Day after Cairo protests || Egypt death toll rises to 53, after attacks near Suez Canal and Sinai
Calm returns to streets of Cairo, where bloody clashes marked anniversary of 1973 Yom Kippur War with Israel.
The death toll from clashes in Egypt rose to 53 on Monday as calm returned to the streets after one of the bloodiest days since the military toppled Islamist President Mohammed Morsi in July.
Gunmen kill six Egyptian soldiers in a drive-by attack near the Suez Canal. A blast earlier on Monday hit a security headquarters building in southern Sinai, killing three and wounding 48.
Traffic flowed normally in central Cairo where thousands of Morsi supporters had battled security forces and army supporters on Sunday on the anniversary of the 1973 Yom Kippur War with Israel.
State radio said security forces had regained full control of Egypt, which signed a peace treaty with Israel in 1979. In addition to the dead, the Health Ministry said 271 people had been wounded in the clashes. Most of the casualties were Morsi supporters, security sources said.
Further confrontations may shake Egypt this week. An alliance that includes Morsi's Muslim Brotherhood has urged Egyptians to stage more protests against the army takeover from Tuesday and gather on Cairo's Tahrir Square on Friday.
Political tensions since the army unseated Morsi on July 3 have unnerved foreign investors and hammered tourism, a pillar of the economy, but there is no sign of reconciliation between the Brotherhood and the army-backed government.
Security forces smashed pro-Morsi protest camps in Cairo on Aug. 14, killing hundreds of people. In an ensuing crackdown, many Muslim Brotherhood leaders were arrested in an attempt to decapitate Egypt's oldest Islamist movement.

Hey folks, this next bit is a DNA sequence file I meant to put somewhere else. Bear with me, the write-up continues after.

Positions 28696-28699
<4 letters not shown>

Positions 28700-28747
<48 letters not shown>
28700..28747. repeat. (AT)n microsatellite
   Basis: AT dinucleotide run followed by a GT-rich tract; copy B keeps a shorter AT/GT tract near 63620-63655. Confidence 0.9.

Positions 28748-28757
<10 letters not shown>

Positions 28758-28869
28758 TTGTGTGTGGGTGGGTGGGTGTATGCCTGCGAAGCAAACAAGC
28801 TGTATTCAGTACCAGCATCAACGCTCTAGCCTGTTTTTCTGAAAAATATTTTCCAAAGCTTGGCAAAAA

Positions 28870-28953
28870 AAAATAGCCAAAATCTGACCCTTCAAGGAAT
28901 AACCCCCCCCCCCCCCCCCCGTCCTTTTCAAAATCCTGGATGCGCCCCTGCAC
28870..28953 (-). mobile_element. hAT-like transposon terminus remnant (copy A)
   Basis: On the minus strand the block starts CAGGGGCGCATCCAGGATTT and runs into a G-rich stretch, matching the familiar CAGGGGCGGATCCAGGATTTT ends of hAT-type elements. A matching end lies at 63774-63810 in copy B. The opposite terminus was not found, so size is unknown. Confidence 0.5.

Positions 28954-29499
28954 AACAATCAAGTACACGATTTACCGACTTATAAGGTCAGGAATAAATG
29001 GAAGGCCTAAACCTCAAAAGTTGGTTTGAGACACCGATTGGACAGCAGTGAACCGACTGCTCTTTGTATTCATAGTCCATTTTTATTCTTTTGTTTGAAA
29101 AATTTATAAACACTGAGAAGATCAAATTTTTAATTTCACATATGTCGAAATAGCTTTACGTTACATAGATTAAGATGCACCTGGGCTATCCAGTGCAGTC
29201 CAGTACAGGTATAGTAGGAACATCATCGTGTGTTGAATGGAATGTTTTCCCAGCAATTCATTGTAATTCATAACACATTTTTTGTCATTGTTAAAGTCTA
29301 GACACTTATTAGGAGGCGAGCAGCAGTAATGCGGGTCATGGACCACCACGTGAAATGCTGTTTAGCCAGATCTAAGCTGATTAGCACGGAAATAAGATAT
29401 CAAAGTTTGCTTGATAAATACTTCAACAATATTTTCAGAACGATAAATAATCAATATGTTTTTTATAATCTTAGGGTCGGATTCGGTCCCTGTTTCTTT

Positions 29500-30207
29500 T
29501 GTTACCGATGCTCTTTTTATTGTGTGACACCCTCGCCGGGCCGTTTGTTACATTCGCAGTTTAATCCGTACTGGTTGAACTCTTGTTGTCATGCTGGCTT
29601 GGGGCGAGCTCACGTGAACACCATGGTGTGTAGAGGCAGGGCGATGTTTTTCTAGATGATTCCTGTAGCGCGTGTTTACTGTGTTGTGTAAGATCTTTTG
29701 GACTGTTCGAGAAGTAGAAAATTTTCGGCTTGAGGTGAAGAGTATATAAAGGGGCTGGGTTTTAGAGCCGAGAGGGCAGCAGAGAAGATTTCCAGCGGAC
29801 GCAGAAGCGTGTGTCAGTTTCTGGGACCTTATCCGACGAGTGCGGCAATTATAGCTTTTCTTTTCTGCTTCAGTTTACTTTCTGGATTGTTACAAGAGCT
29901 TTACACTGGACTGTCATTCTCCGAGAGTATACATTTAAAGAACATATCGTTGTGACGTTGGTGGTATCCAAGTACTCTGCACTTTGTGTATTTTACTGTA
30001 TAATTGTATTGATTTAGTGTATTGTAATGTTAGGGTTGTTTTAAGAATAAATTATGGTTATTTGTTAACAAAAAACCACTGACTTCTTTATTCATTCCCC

Authorities had warned that anyone protesting against the army during Sunday's 1973 war anniversary would be regarded as an agent of foreign powers, not an activist - a hardening of language that suggests authorities may crack down harder.
The Brotherhood remains defiant, organizing demonstrations, even if they are much smaller than ones staged weeks ago.
Army chief General Abdel Fattah al-Sisi, in an interview published on Monday in a privately owned Egyptian newspaper, al-Masry al-Youm, said Egypt's national interests differed from those of the Brotherhood as an organization.
Sisi, in the interview conducted before Sunday's violence, also spoke about his previous meetings with Morsi, whose time in office he said had driven Egypt in the direction of civil war.
"I told Mursi in February you failed and your project is finished," al-Masry al-Youm quoted Sisi as saying.
Sisi denied Brotherhood allegations that the army had intended to remove Morsi through a coup, saying it had only responded to the will of the people.
Before Morsi's overthrow, Egyptians disillusioned with his year-long rule had held huge rallies demanding that he quit.
Last month, a court banned the Brotherhood and froze its assets, pushing the group, which had dominated elections held in Egypt after Hosni Mubarak's fall in 2011, further into the cold.
Growing security challenges near Suez Canal and Sinai
Gunmen killed five Egyptian soldiers near the Suez Canal city of Ismailia on Monday, security sources said.
Egyptian security officials say one army officer and four soldiers were killed in a drive-by shooting east of Cairo.
The officials say the five were on patrol in a pickup truck when masked gunmen in another vehicle opened fire at them. According to the officials, who spoke on condition of anonymity, one of the killed officers was a lieutenant.
Also on Monday, a massive explosion, possibly from a car bomb, hit the security headquarters in a southern Sinai town, killing two people and wounding 48.
The security officials say the attack in the town of al-Tour significantly damaged the four-story building and set off small fires.
They say the death toll was likely to rise as rescue workers and residents search for victims under the rubble.
Islamic militants, some with Al-Qaida links, have been targeting security forces daily in northern Sinai in what has increasingly become a full-fledged insurgency.
But the southern part of the strategic peninsula, which includes the popular diving resort of Sharm el-Sheikh, has been peaceful.